NOT for the birds, definitely not.

IWAA7I’m in the second year of my small berry crop.  Here’s what I was anticipating by springtime:

raspberries

Makes your mouth water, don’t it?

Especially for me, the non-gardener.  I’m pretty proud of this little piece of earth, and all the sore muscles along the way.  Bob has been very patient with the big Sutherlands Home and Garden truck pulling up unexpectedly (for him, that is), or the time(s) I have inadvertently left the hose on after watering, (okay, so I get distracted.)

His tastes buds do reap the benefits, however, except for that year I had an over-abundance of cucumbers—he still requests no cukes in the smoothies… Currently, our favorite taste treat is the fresh raspberries and blackberries coming in from the second-year plants. YESssss!!

Unfortunately, this year the birds have likewise found them.  Especially the blackberries.  I wondered why I wasn’t seeing the ripened fruit day after day, and here’s evidence (it’s not for the faint of heart)—

ARRUGHH@#!!*@#!!!! (delete-delete-delete)

Now, I love birds.  They serenade me in the morning.  But that doesn’t mean they get paid by my hard worked-for berries.  So off to Sutherlands I go (didn’t need their truck for this one) to get some equipment, and concocted this:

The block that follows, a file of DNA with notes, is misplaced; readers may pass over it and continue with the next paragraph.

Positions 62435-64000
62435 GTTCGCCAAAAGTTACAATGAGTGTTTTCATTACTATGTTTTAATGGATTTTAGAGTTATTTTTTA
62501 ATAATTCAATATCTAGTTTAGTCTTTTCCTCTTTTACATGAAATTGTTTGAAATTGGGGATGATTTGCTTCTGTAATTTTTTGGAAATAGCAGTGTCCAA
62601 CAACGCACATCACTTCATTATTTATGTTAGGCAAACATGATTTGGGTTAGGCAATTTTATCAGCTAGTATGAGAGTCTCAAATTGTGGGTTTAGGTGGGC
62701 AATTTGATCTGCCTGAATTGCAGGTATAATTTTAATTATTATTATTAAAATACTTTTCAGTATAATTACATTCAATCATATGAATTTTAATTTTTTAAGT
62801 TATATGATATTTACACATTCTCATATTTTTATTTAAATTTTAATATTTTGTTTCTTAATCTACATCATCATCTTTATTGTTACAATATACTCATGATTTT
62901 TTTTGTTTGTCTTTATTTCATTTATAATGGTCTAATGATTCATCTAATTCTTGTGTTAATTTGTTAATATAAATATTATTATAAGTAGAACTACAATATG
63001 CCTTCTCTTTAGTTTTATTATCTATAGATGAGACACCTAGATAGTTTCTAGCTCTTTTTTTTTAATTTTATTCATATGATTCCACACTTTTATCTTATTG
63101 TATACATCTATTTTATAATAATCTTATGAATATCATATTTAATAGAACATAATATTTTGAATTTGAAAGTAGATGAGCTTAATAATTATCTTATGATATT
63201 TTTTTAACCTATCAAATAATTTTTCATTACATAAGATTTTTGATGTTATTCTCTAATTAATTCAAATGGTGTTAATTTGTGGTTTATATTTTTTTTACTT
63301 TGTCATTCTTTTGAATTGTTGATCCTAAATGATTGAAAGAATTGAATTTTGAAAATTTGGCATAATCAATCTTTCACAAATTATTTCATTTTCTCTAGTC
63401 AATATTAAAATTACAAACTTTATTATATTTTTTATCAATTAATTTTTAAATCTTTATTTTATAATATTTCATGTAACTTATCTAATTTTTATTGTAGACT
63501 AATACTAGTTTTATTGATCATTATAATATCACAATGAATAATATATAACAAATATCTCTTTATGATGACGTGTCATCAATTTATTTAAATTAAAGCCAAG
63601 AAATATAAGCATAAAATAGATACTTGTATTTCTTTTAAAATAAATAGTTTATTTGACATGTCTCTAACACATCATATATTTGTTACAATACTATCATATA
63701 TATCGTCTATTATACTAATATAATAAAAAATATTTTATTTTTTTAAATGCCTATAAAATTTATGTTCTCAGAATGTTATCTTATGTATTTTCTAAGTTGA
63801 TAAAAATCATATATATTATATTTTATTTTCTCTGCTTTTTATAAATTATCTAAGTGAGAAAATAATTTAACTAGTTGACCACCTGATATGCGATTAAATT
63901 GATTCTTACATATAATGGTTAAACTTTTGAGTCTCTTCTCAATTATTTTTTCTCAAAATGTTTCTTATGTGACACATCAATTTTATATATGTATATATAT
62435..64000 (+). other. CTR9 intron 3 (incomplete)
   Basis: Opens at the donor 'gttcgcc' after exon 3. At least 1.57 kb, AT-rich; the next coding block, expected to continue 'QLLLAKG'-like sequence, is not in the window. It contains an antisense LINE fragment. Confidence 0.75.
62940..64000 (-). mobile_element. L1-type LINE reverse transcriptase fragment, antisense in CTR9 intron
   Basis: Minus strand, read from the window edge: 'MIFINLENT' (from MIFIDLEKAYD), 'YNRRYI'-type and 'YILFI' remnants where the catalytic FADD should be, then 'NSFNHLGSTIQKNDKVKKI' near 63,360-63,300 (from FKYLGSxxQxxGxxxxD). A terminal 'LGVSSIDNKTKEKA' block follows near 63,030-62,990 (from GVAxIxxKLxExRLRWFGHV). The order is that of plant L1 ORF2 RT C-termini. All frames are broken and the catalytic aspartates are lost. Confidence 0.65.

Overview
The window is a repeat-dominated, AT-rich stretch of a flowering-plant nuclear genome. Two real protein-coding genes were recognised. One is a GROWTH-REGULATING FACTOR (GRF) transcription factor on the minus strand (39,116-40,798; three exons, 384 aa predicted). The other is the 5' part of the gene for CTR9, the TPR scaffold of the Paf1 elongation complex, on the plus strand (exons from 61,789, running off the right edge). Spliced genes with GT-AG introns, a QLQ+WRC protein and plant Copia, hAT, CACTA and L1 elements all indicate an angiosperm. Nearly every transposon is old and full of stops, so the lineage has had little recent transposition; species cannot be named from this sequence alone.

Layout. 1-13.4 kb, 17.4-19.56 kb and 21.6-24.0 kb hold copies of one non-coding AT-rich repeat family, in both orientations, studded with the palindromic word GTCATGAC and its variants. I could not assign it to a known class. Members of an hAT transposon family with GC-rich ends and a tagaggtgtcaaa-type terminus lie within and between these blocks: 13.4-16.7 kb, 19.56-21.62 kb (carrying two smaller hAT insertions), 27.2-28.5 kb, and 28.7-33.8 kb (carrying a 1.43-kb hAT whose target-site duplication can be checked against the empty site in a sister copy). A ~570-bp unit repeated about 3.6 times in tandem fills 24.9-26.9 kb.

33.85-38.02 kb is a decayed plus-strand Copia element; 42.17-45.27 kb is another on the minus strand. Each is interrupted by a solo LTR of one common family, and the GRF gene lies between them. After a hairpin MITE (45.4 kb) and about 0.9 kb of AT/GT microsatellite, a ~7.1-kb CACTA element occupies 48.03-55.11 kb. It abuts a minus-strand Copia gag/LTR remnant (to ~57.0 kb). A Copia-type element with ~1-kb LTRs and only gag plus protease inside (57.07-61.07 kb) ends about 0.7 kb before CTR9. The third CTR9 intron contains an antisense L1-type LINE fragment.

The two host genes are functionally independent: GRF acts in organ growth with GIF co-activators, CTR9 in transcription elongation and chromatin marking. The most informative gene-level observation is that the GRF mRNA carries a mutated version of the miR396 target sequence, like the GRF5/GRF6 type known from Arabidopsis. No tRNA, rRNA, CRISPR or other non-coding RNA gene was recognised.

Not only was it not pretty, it was also not entirely functional.  It didn’t fit, which meant there were gaps in the netting, and my attempts to cut and paste (well, zip-tie) left much to be desired.  Birds aren’t quite as dumb as I gave them credit, at least not when they’re hungry.  They know a good berry crop when they see it!

Learn from my mistakes, call my Dad for a little review in mathematic calculations, and a little ingenuity from Pinterest, and here is my current barricade:

netting3

Already I have seen a feathered kamikaze bounce off in bewilderment!

Inspecting my handiwork that next morning, I notice a few gaps, but also some nicely ripening blackberries.  I easily reposition and secure the netting, and let the fruit do its thing, unmolested and secure.

“Be eager and strive earnestly to guard and keep the harmony and oneness of [and produced by] the Spirit in the binding power of peace.”

I like that “guard AND keep”.  It’s one thing to set up a protective fence but it’s another to make sure it’s still effectively working.  And when it comes to protection, one size definitely does not fit all.